We are Ferraris. And we will treat ourselves accordingly. We will get the training we need to be at the top of the game and master it. We will learn and recalibrate our processes so that we're nimble, fast, and worthy of a monicker along the lines of "the best EVER." We will capitalize on every opportunity to put our brand in the mouths and minds of everyone who matters and not allow ourselves to even engage the phonies who walk the Ferrari showroom in shorts and flip flops. We will hold ourselves and our community to a much higher standard which also means holding those who "teach us" to a standard so high that most will no longer cut it. (Would you take a Ferrari to your local gas station mechanic for repair? Exactly.) And we will start running conversations about our employ by showing up with detailed proposals outlining our vast experience and worth vs. having that dictated to us by a 20-something, hair twirler with no clue how a Ferrari actually operates and all of the years of trial-and-error, innovation, and evolution that went into who we are as career professionals, not "job seekers."
AI will eat our lunch. That is, if we continue being treated like a McDonalds Happy Meal. Highest quality Executive Assistants seek and feast on filet mignon now, and are excited to finally hand off the Happy Meal to AI. We obsess on those opportunities to take real shit off our boss' plates, not just a bunch of busy-work tasks. We kick the door in and sit at Leadership Team meetings, especially when we know the information we glean from those meetings will help us manage the gathering herd outside the door looking for direction that we can handily provide. Sure, we gatekeep at times, but our mission is to remove complexity and soften hierarchy so that our bosses shine and, at least, appear completely approachable, though we know that 90% of employees would much rather engage with us than our bosses to get the critical information they need to keep their teams' OKRs alive and on schedule.
Executive Assistants: let's OWN the narrative in 2019, not continue to allow it to be dictated to us. Read the email chains and glean the context. Ask/demand to sit in on meetings that give you the context you need to help keep the team apprised and moving forward. Insist on your executives' undivided attention at least once per week and SHOW UP not with a bunch of questions whose answers you should have figured out yourself, but with suggestions and solutions to help them make yes or no decisions on-the-fly.
Most importantly, let's treat ourselves like the Ferraris we are and stop behaving and allowing treatment worth of a Dodge. Level up. Get a coach. Tribe up. Do whatever you need to do to shed the Dodge monicker and become a Ferrari in the eyes of the people who matter most. Let's be clear. Not everyone can afford or appreciate a Ferrari. If you're in a situation with an executive who treats, empowers, and compensates you like a Dodge, LEAVE. Simple as that. It's no grand secret that our self-worth as Executive Assistants is often tied to how we're treated day-to-day in our roles. Even I've been in situations where I've been treated as "the help" or prevented from growing in-position or accused of overstepping my bounds. And it took a toll on my self-confidence...because I allowed it to. Once I realized the game and how I was being manipulated in order to fit into it I flashed deuces, went and found another opportunity that allowed me to start from scratch, set the rules of my employ, and truly present my worth as a prospective employee to an executive who needed someone exactly like me and supported my growth, ambition, and ideas. Those have been the most rewarding roles of my career.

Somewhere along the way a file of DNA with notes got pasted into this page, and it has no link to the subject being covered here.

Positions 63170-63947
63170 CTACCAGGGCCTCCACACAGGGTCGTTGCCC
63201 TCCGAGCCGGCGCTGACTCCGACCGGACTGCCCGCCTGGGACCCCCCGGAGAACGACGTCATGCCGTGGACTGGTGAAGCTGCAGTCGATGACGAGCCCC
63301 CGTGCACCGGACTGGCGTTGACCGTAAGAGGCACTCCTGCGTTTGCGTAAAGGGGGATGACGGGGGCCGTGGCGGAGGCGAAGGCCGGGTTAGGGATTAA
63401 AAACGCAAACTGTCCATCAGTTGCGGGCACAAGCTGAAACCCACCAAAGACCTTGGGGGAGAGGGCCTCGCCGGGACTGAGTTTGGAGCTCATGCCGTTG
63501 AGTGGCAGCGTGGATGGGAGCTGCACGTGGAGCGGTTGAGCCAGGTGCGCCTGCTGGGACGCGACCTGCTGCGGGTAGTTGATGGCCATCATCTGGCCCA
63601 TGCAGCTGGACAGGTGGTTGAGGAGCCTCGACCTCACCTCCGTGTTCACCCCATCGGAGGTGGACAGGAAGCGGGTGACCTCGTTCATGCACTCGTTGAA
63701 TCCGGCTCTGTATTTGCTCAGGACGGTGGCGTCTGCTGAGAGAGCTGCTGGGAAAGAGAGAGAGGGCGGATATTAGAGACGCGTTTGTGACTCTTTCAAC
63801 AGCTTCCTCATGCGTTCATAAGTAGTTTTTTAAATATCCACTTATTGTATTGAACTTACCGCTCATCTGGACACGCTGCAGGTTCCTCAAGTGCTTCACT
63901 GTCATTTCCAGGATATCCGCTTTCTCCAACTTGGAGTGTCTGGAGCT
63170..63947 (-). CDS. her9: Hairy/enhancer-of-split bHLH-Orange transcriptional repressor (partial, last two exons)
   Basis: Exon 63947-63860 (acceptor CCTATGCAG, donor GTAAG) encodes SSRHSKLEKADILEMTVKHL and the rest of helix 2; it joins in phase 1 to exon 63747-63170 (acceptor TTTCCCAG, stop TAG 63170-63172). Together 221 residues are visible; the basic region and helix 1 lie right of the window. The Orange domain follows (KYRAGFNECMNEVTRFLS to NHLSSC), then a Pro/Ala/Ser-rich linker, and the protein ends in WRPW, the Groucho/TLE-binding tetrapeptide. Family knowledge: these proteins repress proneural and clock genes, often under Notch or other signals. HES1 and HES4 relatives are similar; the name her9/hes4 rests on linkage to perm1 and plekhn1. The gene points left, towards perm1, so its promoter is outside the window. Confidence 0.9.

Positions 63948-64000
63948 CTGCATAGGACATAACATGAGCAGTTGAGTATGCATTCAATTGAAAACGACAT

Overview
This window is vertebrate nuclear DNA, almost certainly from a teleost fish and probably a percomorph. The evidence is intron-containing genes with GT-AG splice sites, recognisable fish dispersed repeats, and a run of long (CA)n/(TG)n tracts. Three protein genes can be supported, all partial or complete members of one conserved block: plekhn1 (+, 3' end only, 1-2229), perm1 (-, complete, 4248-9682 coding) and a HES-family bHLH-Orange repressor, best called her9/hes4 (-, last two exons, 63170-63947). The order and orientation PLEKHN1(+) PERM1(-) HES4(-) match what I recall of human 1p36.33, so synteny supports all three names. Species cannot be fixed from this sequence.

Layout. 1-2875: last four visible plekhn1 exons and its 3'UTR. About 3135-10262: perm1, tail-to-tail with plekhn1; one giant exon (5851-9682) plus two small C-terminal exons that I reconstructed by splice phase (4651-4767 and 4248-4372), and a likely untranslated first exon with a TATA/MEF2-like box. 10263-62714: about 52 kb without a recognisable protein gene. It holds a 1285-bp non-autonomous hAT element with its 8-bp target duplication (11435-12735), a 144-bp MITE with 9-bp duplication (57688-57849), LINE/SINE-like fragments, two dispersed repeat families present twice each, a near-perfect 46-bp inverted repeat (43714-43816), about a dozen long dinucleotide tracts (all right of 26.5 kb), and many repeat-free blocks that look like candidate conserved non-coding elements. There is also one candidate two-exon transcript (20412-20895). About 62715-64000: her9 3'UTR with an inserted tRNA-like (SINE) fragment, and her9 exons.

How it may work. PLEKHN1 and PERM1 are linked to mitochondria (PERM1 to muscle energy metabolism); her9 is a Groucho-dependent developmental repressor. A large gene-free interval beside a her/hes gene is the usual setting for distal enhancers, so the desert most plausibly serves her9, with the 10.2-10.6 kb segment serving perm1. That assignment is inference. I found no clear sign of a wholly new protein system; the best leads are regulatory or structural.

I'm a Ferrari. And I now coach, train, and mentor the Ferraris who will yank Executive Assistants (and executives) from the jaws of mediocrity, mistreatment, and ancient perceptions into the 21st century where we can have a very tangible, quantifiable impact on the professional and personal lives of the people we support and the companies who look to us as "the glue" and harbingers of what's to come. That's who we are...already. Now, it's time to beat the drum.
Happy Holidays, everyone. 2019 promises to be a bit of a rollercoaster year, but one that will change us all for the better. Remember: Be a Ferrari. Not a Dodge.
Phoenix is coaching and supporting American billionaires, CEOs and executive teams in tech, retail and banking for over 25 years. He also founded and created MEGA Assistant University, a revolutionary skills and mindset “boot camp” for top Executive and Personal Assistants who want to level up quickly and begin forging a mutually successful business partnership with their executives and teams. Phoenix holds a Bachelors of Arts in European Studies/Civilisation from Trinity College Dublin.